Send to

Choose Destination
Eur J Pharmacol. 2001 Aug 3;425(1):33-41.

Estrogen increases prepulse inhibition of acoustic startle in rats.

Author information

Behavioural Neuroscience Laboratory, Mental Health Research Institute of Victoria, 155 Oak Street, Parkville, Victoria 3052, Australia.


Epidemiological studies have shown gender differences in the age of onset and symptoms of schizophrenia. Because sensorimotor gating mechanisms are deficient in schizophrenia, we studied the effect of administration of estrogen on prepulse inhibition of startle in rats, an animal model of sensorimotor gating. Rats were tested in an automated startle apparatus for their responses to random combinations of 115-dB sound pulses and prepulses of various intensity. Startle responses were reduced by increasing intensities of prepulses, indicating prepulse inhibition. Repeated administration of startle pulses caused gradual habituation of startle responses. Ovariectomy did not induce significant changes in either habituation of the startle response or prepulse inhibition of startle. Treatment with 17beta-estradiol caused an increase in percentage prepulse inhibition at all prepulse intensities at 18 h, but only at higher prepulse intensities at 30 min after injection. Habituation of startle responses was not affected. The enhancing effect of estradiol on prepulse inhibition was mimicked by testosterone, but not by dihydrotestosterone. Estradiol treatment increased prepulse inhibition similarly in controls or after disruption of prepulse inhibition induced by treatment with apomorphine or dizocilpine (MK-801). Our results may help to explain gender differences in schizophrenia and some of the beneficial clinical effects of estrogen treatment in this disease.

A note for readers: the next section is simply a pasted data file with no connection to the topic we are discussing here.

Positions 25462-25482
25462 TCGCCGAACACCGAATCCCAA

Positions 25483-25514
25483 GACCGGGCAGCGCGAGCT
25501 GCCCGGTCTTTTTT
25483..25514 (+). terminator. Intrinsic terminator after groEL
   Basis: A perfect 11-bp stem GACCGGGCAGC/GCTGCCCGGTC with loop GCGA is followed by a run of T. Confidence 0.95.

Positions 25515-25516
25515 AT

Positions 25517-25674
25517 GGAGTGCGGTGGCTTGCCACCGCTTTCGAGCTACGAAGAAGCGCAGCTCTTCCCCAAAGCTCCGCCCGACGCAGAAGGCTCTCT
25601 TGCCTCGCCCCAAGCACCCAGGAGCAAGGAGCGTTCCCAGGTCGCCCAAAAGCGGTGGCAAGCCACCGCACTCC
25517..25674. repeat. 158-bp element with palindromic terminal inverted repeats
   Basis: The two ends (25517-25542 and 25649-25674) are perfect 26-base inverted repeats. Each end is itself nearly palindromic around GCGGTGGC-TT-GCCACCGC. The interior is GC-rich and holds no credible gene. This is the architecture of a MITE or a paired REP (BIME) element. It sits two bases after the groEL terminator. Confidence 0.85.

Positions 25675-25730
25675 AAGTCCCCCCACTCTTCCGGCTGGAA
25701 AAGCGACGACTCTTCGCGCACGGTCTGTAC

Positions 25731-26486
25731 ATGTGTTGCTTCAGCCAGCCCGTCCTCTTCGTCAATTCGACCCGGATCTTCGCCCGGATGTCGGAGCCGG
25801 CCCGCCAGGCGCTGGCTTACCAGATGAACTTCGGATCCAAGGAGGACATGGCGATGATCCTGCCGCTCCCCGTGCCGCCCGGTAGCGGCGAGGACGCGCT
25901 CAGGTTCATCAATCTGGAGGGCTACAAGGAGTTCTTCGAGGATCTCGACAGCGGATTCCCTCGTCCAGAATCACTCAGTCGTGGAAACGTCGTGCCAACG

[Indexed for MEDLINE]

Supplemental Content

Full text links

Icon for Elsevier Science
Loading ...
Support Center